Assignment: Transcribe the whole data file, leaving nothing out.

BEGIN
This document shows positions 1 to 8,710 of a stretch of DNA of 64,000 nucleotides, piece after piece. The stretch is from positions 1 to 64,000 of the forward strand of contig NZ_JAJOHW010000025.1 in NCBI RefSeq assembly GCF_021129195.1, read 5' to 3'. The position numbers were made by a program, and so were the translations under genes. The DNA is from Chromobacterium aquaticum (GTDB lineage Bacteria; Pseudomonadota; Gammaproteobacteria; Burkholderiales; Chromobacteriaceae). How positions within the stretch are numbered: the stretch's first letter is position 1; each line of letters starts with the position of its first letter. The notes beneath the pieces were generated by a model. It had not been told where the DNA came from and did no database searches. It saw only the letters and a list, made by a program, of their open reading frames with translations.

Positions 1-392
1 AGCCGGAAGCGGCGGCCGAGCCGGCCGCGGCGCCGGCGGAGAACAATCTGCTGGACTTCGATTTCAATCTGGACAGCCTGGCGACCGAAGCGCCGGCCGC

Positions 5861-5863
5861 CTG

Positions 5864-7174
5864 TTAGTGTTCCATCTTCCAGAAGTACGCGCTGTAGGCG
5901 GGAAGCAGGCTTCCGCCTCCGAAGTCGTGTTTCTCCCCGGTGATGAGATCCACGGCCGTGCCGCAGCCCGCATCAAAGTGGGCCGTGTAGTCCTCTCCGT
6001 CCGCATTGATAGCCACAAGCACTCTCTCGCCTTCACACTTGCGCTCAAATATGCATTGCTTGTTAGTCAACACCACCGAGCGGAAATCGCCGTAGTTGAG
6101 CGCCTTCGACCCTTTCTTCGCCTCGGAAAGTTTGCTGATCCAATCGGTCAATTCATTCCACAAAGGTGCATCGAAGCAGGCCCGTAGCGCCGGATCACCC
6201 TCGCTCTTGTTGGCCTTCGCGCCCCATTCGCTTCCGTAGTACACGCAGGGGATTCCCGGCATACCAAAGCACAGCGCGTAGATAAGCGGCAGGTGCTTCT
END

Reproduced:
This document shows positions 1 to 8,710 of a stretch of DNA of 64,000 nucleotides, piece after piece. The stretch is from positions 1 to 64,000 of the forward strand of contig NZ_JAJOHW010000025.1 in NCBI RefSeq assembly GCF_021129195.1, read 5' to 3'. The position numbers were made by a program, and so were the translations under genes. The DNA is from Chromobacterium aquaticum (GTDB lineage Bacteria; Pseudomonadota; Gammaproteobacteria; Burkholderiales; Chromobacteriaceae). How positions within the stretch are numbered: the stretch's first letter is position 1; each line of letters starts with the position of its first letter. The notes beneath the pieces were generated by a model. It had not been told where the DNA came from and did no database searches. It saw only the letters and a list, made by a program, of their open reading frames with translations.

Positions 1-392
1 AGCCGGAAGCGGCGGCCGAGCCGGCCGCGGCGCCGGCGGAGAACAATCTGCTGGACTTCGATTTCAATCTGGACAGCCTGGCGACCGAAGCGCCGGCCGC

Positions 5861-5863
5861 CTG

Positions 5864-7174
5864 TTAGTGTTCCATCTTCCAGAAGTACGCGCTGTAGGCG
5901 GGAAGCAGGCTTCCGCCTCCGAAGTCGTGTTTCTCCCCGGTGATGAGATCCACGGCCGTGCCGCAGCCCGCATCAAAGTGGGCCGTGTAGTCCTCTCCGT
6001 CCGCATTGATAGCCACAAGCACTCTCTCGCCTTCACACTTGCGCTCAAATATGCATTGCTTGTTAGTCAACACCACCGAGCGGAAATCGCCGTAGTTGAG
6101 CGCCTTCGACCCTTTCTTCGCCTCGGAAAGTTTGCTGATCCAATCGGTCAATTCATTCCACAAAGGTGCATCGAAGCAGGCCCGTAGCGCCGGATCACCC
6201 TCGCTCTTGTTGGCCTTCGCGCCCCATTCGCTTCCGTAGTACACGCAGGGGATTCCCGGCATACCAAAGCACAGCGCGTAGATAAGCGGCAGGTGCTTCT